Stone of Heart

Stone of Heart

The little old kitchen had quieted down from the bustle and confusion of midday; and now, with its afternoon manners on, presented a holiday aspect that, as the principal room in the brown house, it was eminently proper it should have. It was just on the edge of the twilight; and the little Peppers, all except Ben, the oldest of the flock, were taking a “breathing spell” as their mother called it, which meant some quiet work suitable for the hour.

These words, familiar to generations of young readers, are the opening sentences of Five Little Peppers and How They Grew. Published in 1881 during the golden age of children’s literature, they were written by New Haven native Harriett Mulford Stone, better known to reading audiences as Margaret Sidney. Ultimately, the Pepper family, consisting of five children struggling with their widowed mother to make ends meet while finding ways to amuse and support each other, would star in a dozen titles whose popularity once rivaled the works of Louisa May Alcott. Later, from 1939 to 1940, the books would be loosely adapted into four films, three of which starred the young actors pictured above.

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Born nearly a century earlier, in 1844, Stone was the daughter of prominent 19th-century New Haven architect Sidney Mason Stone. She grew up in a house her father designed and built, which is still standing on Olive Street, and was a proud descendent of Connecticut Colony and Hartford city founder Rev. Samuel Stone and Connecticut Colony Governor, Robert Treat. She attended Miss Dutton’s School at Grove Hall in New Haven, where school records described her as displaying “such mental alertness, combined with retentive memory and a great imaginative and poetic talent,” that she was “marked for future success.”

When as an adult she pursued her literary interests, Stone chose to use a pen name in deference to her father, who, she said, “looked with disfavor on young women who wrote for publication.” She created the name Margaret Sidney in part by taking his first name as her last. In her fledgling efforts as a writer, she initiated a correspondence with the Boston-based publisher Daniel Lothrop. Intrigued by her writing, Lothrop began to make stops in New Haven while on business trips to New York and Philadelphia. Their relationship blossomed into love, culminating in a New Haven wedding in 1881.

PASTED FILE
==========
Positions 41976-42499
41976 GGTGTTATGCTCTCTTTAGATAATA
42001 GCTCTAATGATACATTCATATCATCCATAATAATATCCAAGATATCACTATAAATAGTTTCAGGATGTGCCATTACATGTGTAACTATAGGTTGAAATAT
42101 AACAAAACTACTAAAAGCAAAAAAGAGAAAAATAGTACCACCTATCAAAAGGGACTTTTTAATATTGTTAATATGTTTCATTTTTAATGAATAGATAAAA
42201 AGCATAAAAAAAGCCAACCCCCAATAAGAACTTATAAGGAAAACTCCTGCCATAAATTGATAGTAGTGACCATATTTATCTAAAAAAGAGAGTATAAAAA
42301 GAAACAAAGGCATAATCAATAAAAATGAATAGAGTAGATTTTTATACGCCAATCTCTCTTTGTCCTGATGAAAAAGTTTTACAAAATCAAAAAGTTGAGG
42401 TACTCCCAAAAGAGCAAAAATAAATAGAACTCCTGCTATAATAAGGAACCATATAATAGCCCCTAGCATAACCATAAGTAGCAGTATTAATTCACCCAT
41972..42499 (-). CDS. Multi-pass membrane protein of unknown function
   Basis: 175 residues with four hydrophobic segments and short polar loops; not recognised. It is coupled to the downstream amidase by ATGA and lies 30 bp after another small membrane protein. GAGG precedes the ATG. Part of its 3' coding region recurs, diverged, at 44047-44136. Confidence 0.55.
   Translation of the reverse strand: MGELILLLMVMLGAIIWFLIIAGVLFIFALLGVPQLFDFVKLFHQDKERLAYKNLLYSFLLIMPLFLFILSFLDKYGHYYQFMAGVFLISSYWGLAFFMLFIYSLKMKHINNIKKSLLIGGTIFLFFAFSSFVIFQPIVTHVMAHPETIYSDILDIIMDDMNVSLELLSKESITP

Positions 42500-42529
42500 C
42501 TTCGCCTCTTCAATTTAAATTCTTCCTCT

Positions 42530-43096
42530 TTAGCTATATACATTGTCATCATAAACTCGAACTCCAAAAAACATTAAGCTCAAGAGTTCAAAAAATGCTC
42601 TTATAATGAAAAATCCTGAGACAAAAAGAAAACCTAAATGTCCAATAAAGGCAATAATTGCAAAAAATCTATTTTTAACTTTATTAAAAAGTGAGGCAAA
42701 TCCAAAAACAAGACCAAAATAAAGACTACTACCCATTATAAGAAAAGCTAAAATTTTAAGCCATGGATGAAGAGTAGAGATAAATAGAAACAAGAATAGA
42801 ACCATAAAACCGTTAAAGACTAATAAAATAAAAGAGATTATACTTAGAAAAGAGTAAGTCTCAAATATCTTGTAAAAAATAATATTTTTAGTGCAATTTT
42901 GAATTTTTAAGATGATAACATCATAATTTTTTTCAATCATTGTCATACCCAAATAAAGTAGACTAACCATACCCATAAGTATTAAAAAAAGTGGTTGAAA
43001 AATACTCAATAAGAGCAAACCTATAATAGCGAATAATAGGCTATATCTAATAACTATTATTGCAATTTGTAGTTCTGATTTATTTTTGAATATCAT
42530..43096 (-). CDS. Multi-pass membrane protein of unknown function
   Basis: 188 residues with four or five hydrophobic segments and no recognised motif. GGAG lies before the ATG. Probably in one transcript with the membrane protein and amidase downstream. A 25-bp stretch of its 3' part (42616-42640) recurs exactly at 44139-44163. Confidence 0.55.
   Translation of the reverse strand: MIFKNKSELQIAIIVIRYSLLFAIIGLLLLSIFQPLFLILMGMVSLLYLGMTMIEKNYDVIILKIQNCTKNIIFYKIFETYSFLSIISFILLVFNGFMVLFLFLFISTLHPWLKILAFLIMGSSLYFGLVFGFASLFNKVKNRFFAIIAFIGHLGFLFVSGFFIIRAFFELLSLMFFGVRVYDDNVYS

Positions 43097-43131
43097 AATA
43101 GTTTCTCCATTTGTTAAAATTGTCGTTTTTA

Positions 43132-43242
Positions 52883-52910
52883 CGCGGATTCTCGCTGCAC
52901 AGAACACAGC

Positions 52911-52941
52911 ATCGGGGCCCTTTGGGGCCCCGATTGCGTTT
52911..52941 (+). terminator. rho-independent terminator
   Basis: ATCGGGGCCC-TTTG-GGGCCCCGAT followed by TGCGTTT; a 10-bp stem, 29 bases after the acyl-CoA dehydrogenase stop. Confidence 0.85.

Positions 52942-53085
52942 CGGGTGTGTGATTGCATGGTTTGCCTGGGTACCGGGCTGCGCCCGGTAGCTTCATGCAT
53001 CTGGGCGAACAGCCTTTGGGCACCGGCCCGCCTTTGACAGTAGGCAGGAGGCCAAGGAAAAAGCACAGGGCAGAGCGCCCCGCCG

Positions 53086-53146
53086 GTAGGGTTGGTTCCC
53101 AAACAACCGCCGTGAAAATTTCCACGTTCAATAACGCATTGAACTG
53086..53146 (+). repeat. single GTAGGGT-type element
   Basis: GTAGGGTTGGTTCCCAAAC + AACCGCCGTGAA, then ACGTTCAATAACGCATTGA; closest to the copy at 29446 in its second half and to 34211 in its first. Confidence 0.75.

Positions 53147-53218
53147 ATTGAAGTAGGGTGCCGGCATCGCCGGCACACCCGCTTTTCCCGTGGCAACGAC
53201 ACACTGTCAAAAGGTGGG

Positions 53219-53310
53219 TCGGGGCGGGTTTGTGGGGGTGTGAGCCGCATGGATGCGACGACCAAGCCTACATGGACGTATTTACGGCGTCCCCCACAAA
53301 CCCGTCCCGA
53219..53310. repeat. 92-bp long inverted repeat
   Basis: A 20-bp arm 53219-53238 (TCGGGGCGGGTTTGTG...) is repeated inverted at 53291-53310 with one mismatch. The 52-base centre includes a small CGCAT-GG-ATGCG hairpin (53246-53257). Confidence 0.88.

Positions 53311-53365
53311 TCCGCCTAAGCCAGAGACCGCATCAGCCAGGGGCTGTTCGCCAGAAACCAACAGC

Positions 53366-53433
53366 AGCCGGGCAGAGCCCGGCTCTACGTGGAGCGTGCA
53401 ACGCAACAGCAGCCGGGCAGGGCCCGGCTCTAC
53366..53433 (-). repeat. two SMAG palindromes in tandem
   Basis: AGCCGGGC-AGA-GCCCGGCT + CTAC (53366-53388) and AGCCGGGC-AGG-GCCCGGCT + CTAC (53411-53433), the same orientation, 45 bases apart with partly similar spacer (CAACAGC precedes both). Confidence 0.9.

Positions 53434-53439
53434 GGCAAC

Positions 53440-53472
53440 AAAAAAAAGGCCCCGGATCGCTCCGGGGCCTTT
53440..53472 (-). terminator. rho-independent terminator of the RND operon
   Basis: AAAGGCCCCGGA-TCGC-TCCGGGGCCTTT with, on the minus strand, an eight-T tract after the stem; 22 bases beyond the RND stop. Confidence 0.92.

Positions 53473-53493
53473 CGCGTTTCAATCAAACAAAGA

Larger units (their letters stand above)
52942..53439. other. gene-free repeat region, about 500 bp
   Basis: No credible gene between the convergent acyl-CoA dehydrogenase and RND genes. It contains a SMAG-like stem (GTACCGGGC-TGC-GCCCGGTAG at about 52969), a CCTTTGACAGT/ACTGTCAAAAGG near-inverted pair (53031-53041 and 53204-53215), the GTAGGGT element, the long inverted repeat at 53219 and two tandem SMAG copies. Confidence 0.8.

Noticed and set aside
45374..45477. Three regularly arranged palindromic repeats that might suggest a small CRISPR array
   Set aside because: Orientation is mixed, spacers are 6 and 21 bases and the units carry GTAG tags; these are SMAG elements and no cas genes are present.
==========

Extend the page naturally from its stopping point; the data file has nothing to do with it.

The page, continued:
The couple moved to Concord, Massachusetts, when Lothrop’s Boston apartment became too confining. There, Harriett found her second passion: historic preservation. The property the Lothrops purchased was The Wayside, once home to both Nathaniel Hawthorne and the Alcott family, just down the road from Orchard House, Louisa May Alcott’s famous residence. Harriett worked tirelessly on preserving both homes as literary landmarks while she continued to write for children and adults. Always interested in history, she penned A Little Maid of Concord Town, A Little Maid of Boston Town and, in 1900, The Judges’ Cave; Being a Romance of the New Haven Colony in the Days of the Regicides, 1661, the latter still available at local libraries.

But the Five Little Peppers series was far and away her widest and most enduring success, and contemporary sentiments suggest the books have retained much of their charm. Out of five stars, the first book has received averages of 4.6 on Amazon and 4.03 on GoodReads, with the number of reviews on the latter approaching 24,000. Reviewers often mention happy memories of reading (or being read) the book as children and report that their own kids, even in this technology-soaked era, are enjoying the journey to a poor but otherwise rich household from more than a century ago.

Margaret Sidney
Where to buy: RJ Julia | Bookshop | Barnes & Noble | Amazon
Where to read for free: Google Books | Gutenberg Project

Written by Nancy McNicol.

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